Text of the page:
New report reveals alarming rise in mouth cancer cases in the UK

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A new report has revealed an alarming rise in the number of cases of mouth cancer diagnosed in the UK.

The first ever ‘State of Mouth Cancer Report’, which was published by the Oral Health Foundation in association with Simplyhealth ahead of the launch of Mouth Cancer Action Month, also highlighted a widespread lack of awareness of signs and symptoms. The report suggests a 49% increase in the number of cases in the last decade alone, and also revealed that almost half the adult population doesn’t know anything about oral cancer.

Survey findings showed that 45% of people didn’t have any understanding of mouth cancer and 75% of those polled didn’t know any of the symptoms. More than 80% of people didn’t know which parts of the mouth were affected by oral cancer.

Nigel Carter OBE, chief executive of the Oral Health Foundation, said that the report has been published to coincide with the beginning of this year’s Mouth Cancer Action Month campaign. The report suggests that there is a severe lack of awareness, which he described as “extremely concerning,” especially given the fact that the number of cases has increased dramatically in the last decade. Mouth cancer is flying under the radar, according to Dr Carter, and it’s time for health professionals, organisations, charities and government departments to do more to raise awareness and prevent the trend from continuing.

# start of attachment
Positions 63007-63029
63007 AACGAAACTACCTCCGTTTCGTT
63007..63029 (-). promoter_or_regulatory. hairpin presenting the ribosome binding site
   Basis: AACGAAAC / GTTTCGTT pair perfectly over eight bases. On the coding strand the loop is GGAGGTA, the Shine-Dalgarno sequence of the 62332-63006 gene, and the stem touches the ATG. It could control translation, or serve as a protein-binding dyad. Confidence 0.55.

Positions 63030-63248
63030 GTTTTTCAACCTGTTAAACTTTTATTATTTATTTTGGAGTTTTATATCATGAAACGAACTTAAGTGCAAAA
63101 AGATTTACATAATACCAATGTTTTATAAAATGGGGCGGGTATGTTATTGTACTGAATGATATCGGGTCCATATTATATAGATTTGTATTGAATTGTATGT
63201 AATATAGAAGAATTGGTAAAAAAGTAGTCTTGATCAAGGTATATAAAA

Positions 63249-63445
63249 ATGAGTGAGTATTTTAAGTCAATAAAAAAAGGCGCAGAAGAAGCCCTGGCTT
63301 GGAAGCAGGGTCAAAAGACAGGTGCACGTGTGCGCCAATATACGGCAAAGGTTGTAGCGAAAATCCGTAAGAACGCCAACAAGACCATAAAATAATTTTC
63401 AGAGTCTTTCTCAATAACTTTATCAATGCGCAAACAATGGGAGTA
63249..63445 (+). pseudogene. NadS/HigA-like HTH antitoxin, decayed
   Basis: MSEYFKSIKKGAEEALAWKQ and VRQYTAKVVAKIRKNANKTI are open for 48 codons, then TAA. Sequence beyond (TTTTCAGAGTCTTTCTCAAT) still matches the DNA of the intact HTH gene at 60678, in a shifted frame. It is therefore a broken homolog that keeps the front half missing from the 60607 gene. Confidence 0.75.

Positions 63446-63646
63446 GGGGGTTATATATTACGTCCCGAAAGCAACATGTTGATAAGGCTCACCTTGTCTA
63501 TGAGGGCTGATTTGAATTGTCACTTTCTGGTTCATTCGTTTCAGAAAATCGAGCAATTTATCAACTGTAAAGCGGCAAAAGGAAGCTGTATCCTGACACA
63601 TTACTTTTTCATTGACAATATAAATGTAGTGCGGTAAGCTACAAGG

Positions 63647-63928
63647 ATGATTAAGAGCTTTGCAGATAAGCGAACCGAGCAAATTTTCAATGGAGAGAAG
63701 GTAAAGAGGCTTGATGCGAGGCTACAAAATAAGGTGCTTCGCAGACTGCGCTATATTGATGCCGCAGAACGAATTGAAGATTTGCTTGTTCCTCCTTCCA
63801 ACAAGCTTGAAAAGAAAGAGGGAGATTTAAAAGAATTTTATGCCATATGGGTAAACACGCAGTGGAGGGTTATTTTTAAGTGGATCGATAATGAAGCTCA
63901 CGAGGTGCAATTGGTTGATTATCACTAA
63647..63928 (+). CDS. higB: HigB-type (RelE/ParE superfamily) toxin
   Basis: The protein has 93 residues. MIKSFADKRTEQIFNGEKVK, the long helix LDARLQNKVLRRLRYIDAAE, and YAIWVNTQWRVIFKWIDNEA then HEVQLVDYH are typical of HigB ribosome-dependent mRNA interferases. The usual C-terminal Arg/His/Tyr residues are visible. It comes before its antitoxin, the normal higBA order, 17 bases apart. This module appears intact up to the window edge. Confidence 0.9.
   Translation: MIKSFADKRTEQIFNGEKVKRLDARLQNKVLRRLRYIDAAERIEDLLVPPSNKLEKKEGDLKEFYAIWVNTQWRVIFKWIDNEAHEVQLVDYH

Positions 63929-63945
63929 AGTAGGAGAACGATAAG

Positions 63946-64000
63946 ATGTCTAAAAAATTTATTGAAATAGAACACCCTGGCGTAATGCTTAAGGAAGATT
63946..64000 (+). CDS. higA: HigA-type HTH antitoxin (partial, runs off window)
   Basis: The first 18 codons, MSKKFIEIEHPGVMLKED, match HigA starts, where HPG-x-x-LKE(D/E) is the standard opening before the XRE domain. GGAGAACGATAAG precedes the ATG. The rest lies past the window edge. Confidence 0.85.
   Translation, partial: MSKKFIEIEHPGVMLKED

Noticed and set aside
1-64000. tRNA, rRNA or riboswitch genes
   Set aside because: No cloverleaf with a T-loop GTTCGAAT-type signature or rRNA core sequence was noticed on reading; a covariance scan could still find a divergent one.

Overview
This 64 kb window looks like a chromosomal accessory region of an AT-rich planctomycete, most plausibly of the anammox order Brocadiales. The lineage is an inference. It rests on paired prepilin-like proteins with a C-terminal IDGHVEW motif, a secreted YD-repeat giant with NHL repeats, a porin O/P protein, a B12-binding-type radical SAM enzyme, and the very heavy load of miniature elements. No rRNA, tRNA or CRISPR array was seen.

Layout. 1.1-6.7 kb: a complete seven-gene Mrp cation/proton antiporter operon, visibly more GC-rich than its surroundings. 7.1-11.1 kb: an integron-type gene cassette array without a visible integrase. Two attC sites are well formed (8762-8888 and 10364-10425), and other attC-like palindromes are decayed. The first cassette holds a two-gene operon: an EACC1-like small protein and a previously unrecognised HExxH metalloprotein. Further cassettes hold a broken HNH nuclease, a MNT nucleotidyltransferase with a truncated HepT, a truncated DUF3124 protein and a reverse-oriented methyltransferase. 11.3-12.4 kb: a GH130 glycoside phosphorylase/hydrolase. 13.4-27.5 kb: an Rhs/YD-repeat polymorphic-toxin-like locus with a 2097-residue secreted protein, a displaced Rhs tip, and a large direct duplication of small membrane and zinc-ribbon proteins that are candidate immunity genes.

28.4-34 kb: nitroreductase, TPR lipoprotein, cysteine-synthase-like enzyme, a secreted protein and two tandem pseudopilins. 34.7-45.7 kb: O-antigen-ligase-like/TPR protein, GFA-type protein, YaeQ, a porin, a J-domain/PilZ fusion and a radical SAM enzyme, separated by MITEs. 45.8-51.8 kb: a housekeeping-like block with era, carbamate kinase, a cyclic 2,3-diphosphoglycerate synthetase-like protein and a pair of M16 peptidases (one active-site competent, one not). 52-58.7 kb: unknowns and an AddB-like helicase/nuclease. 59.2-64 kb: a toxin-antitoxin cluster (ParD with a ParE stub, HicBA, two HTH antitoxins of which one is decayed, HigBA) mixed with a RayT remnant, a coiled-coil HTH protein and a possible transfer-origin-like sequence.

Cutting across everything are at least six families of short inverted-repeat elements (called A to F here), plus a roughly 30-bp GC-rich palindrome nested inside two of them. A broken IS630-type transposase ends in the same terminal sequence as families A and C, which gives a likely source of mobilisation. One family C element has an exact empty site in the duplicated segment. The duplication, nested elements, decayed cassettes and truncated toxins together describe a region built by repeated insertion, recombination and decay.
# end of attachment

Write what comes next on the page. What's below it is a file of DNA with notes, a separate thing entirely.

Mouth Cancer Action Month is an annual campaign run by the Oral Health Foundation, which aims to educate people about the causes and symptoms of mouth cancer and encourage patients to see their dentist for regular check-ups and screening tests. The lack of awareness is undoubtedly contributing to high mortality rates, as most cases are diagnosed at an advanced stage. If dentists and doctors can diagnose more patients early, this will increase survival rates dramatically, so it’s essential that patients are aware of the warning signs.

Symptoms of mouth cancer include red or white patches in the mouth, swelling and lumps in the mouth or throat, difficulty swallowing, unexplained pain, and ulcers that take a long time to heal.

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